The last fifteen years have seen a tremendous growth in the number of health rights cases focusing on issues such as access to health services and essential medications. This volume examines the potential of litigation as a strategy to advance the right to health by holding governments accountable for these obligations. It includes cases studies from Costa Rica, South Africa, India, Brazil, Argentina and Colombia, as well as chapters that address cross-cutting themes.
The authors analyze what types of services and interventions have been the subject of successful litigation and what remedies have been ordered by courts. Different chapters address the systemic impact of health litigation efforts, taking into account who benefits both directly and indirectly—and what the overall impacts on health equity are.
In this volume:
- Introduction: Can litigation bring justice to health?
Gloppen, Siri and Mindy Jane Roseman
- Litigating health rights: Framing the analysis
- Colombia. Judicial protection of the right to health: An elusive promise?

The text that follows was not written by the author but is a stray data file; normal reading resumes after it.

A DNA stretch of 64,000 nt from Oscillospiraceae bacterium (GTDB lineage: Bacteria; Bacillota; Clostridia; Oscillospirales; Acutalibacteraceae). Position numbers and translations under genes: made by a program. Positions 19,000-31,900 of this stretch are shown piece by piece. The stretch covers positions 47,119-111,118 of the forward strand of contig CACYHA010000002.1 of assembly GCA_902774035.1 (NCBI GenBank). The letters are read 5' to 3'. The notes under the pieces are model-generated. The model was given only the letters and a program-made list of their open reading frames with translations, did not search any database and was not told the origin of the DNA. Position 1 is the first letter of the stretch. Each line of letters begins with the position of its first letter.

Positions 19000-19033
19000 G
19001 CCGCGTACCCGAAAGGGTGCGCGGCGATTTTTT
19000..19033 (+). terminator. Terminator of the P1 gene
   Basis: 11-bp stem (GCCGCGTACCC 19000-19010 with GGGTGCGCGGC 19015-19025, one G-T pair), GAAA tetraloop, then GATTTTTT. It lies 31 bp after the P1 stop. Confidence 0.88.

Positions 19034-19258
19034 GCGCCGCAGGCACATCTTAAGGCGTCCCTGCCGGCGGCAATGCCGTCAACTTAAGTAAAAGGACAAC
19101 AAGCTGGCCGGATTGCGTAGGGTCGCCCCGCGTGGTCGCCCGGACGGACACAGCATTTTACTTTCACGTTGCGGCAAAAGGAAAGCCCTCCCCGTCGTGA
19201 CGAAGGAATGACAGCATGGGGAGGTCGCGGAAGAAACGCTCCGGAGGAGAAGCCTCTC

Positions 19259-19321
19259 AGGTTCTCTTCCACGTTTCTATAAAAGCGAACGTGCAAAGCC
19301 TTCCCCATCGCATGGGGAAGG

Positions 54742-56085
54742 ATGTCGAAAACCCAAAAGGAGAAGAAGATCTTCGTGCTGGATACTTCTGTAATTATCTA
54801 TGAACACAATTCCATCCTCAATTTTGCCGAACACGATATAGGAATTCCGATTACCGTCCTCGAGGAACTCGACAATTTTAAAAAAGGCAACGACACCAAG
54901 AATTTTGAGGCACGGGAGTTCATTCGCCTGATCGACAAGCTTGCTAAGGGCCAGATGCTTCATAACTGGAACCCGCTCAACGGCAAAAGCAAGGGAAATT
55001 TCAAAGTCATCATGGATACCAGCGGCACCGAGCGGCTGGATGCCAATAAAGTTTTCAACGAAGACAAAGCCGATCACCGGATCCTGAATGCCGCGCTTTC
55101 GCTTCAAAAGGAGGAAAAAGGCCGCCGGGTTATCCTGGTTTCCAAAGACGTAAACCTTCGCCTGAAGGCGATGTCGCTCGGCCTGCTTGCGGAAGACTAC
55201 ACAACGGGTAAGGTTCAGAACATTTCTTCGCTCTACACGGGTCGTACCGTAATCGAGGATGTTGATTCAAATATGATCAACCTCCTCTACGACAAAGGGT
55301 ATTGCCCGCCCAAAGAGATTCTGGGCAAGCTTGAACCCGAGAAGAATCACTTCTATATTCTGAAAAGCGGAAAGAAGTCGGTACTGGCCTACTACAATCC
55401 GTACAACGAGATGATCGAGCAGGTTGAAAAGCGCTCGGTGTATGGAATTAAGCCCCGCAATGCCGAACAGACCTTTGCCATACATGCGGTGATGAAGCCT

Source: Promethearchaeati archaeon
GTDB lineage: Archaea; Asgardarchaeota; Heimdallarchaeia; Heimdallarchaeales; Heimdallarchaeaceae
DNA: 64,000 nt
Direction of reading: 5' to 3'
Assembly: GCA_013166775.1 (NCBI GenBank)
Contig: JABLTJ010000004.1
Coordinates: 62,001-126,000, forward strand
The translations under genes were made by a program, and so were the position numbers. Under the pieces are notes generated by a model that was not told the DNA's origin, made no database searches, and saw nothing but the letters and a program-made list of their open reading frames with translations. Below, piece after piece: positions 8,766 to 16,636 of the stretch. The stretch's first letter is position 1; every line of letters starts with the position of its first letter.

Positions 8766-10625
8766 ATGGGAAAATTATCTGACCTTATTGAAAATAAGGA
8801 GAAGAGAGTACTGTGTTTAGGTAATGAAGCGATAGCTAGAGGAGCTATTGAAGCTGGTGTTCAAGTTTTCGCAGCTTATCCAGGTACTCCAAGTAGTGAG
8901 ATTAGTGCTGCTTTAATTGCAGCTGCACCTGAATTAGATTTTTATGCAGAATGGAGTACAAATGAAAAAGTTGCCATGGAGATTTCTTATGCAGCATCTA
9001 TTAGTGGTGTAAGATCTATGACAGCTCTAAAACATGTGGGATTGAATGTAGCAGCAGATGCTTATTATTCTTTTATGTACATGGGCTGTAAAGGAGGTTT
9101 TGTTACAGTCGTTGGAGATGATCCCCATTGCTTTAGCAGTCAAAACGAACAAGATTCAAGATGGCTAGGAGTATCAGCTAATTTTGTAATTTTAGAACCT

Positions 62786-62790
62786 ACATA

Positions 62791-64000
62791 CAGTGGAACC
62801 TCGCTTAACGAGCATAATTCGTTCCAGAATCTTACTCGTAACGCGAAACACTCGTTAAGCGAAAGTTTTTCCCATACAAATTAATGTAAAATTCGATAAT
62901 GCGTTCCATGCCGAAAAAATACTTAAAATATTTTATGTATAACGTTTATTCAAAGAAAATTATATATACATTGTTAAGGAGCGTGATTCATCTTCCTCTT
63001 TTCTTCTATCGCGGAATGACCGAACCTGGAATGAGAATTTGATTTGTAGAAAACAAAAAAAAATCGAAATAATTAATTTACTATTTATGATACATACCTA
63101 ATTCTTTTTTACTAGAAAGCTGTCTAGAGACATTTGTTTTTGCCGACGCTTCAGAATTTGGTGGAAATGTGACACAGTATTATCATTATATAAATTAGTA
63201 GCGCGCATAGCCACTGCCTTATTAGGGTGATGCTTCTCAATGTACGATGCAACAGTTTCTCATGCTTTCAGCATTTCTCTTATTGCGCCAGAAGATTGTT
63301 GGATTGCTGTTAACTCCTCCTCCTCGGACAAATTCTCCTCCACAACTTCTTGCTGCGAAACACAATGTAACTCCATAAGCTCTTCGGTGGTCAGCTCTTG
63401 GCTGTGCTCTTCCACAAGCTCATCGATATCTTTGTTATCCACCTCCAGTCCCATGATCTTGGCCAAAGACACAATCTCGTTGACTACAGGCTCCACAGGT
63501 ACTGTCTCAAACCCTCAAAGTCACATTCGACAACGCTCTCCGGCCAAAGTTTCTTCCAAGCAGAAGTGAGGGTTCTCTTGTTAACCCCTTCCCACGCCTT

Yamin, Alicia Ely, Oscar Parra-Vera and Camila Gianella
- Dialogic justice in the enforcement of social rights: Some initial arguments
- Litigating the right to health: Are transnational actors backseat driving?
Roseman, Mindy Jane and Siri Gloppen
- Assessing the impact of health rights litigation: A comparative analysis of Argentina, Brazil, Colombia, Costa Rica, India and South Africa
Mæstad, Ottar, Lise Rakner, Octavio L. Motta Ferraz
- Litigating for medicines: How can we assess impact on health outcomes?
Norheim, Ole Frithjof and Siri Gloppen
- Power, suffering and courts: Reflections on promoting health rights through judicialization
Yamin, Alicia Ely
Why campaigns to stop child marriage can backfire
Ragnhild L. Muriaas, Vibeke Wang, Lindsay J. Benstead, Boniface Dulani, Lise Rakner